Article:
The role of the trial technician—sometimes referred to as a courtroom technology specialist, trial consultant, or hot seat operator—is to quickly find and display documents and video, thus enabling seamless presentation by the trial counsel. But good trial technicians do a lot more. Hot seat operators who are particularly adept are able to meld into the courtroom background when performing these duties. They divert the fact-finders’ attention away from the mechanics of the presentation and guide them toward the content of the presentation.
Having spent twenty years in the courtroom, and having worked on over 200 trials, I have learned to become the 13th juror, albeit a silent one. I, too, form opinions about the trial and the verdict outcome. And having seen more trials than probably anyone in the courtroom, except the judge, I most definitely possess knowledge as to how a presentation could be made more persuasive. Here are five courtroom techniques that prove successful.
1. Hold Fast to Your Theme
Just like with any good book or movie, a court case must have a theme. The theme is the core message of a client’s case, that is, the most basic position being asserted. It will serve as the overarching lens by which jurors will view the evidence in the trial.
Right out of the gate, in the opening statement, an attorney should make this theme known. For instance, “This is a case about a careless driver.” In a medical malpractice suit, a defendant’s theme might be, “Life is unpredictable, even when a doctor goes beyond the call of duty.” In an employment case, “All she wanted was to perform her job well; instead, she had to combat sexual harassment.”
In both direct examination and cross-examination, each witness should be asked questions that tie to, and substantiate that theme. For example, if the theme is, “This is a case about an employer who just didn’t care about employee safety,” the attorney will want to elicit from each witness examples of workplace hazards the employer chose to ignore. Of course, the theme must be reiterated during closing, so that the fact-finders, during deliberations, will use their own powers of reasoning and emotion to consider whether the evidence served as reinforcement of that theme.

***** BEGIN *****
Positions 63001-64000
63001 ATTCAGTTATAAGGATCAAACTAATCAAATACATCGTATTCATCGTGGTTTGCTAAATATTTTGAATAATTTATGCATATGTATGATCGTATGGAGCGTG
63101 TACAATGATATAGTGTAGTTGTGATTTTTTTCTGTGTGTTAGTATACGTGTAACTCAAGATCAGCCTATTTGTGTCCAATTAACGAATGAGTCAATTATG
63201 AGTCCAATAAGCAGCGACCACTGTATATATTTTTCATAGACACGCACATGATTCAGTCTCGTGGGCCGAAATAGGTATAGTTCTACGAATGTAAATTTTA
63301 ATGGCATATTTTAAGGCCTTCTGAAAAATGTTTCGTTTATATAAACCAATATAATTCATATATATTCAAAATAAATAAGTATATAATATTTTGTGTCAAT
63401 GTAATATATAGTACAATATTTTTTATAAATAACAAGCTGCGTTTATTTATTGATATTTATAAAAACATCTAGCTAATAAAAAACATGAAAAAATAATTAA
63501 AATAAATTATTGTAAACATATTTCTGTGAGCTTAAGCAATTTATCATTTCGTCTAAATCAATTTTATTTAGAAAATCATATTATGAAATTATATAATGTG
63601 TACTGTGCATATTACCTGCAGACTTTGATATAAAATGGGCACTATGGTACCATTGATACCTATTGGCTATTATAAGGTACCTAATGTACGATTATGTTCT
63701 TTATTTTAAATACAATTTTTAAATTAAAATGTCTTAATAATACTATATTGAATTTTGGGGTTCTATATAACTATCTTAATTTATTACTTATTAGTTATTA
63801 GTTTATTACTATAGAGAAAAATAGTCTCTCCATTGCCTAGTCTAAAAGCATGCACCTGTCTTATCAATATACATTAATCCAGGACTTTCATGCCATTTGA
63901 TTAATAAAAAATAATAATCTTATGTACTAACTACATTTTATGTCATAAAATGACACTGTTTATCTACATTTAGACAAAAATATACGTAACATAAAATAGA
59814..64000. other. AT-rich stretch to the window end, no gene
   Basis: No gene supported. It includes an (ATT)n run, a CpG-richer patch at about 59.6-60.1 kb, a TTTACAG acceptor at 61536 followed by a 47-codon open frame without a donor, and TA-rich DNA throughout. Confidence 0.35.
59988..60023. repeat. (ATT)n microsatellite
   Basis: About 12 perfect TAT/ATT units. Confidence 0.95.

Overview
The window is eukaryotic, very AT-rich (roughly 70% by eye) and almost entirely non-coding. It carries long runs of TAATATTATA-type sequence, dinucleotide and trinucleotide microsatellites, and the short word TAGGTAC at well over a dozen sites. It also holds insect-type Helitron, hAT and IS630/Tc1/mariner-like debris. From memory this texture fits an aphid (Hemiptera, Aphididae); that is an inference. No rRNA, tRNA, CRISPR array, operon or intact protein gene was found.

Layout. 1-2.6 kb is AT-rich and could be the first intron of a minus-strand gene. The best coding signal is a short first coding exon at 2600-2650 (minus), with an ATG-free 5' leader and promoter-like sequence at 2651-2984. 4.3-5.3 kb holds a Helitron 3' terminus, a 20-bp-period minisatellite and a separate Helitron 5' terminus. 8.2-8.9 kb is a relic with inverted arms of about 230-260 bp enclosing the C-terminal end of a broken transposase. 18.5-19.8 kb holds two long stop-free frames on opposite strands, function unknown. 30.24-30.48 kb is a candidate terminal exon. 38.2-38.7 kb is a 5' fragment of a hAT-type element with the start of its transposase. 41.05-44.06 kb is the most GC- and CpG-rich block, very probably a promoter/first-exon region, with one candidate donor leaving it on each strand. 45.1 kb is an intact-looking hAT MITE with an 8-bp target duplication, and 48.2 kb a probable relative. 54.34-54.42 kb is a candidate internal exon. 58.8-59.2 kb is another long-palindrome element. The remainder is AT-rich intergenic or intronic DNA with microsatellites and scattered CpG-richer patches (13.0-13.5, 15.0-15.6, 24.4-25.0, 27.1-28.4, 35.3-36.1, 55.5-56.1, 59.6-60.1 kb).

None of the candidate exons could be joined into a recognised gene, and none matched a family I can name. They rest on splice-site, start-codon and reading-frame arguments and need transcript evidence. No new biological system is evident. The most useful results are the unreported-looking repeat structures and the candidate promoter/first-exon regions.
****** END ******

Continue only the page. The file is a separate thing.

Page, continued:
While this advice may sound like mantra from any “Introduction to Trial Advocacy” course, it is remarkable how often I observe attorneys swerve from this basic trial tenet. Litigators sometimes get hung up trying to convey, through a witness, a point irrelevant to the theme, but this is time ill-spent. Such derailment of juror focus accomplishes nothing, at best, and could potentially sabotage the case.
Relaying a clear theme is particularly important in a complex financial action. Figures and data may confuse and overwhelm fact-finders, but the theme of the story will stick. The theme will help them organize complex information. It will enable them to quickly set aside insignificant details and to instead focus on the facts that engender the story’s theme.
2. Talk to the Jury!
It is another elementary trial tenet, but one I see so often ignored: It is the jurors, the ultimate decision-makers in the case, that an attorney needs to address. I have seen more than my share of attorneys in high-profile actions arguing their cases to the media, which only serves to sour juror interest.
Not only should the attorney communicate his or her argument to the jury, the witnesses should do so as well. An astute litigator gently reminds witnesses to address the jury by beginning some questions with, “Please explain to the jury…”
Bear in mind that the jury is communicating, too. Attentiveness to the jurors informs an attorney whether the presentation is effective or adjustments need to be made. At which points in the trial are jurors rapidly taking notes? Are heads nodding in agreement? Are heads shaking in disapproval? Are some people falling asleep? All of these actions are important messages that warrant attorney consideration.
3. Keep Video Deposition Testimony Short and Sweet
Speaking of jurors sleeping, a good rule of thumb with a witness deposition video is to display less than fifteen minutes of it. Play only that segment that conveys the intended message. Otherwise, jurors tune out, or worse, become irritated.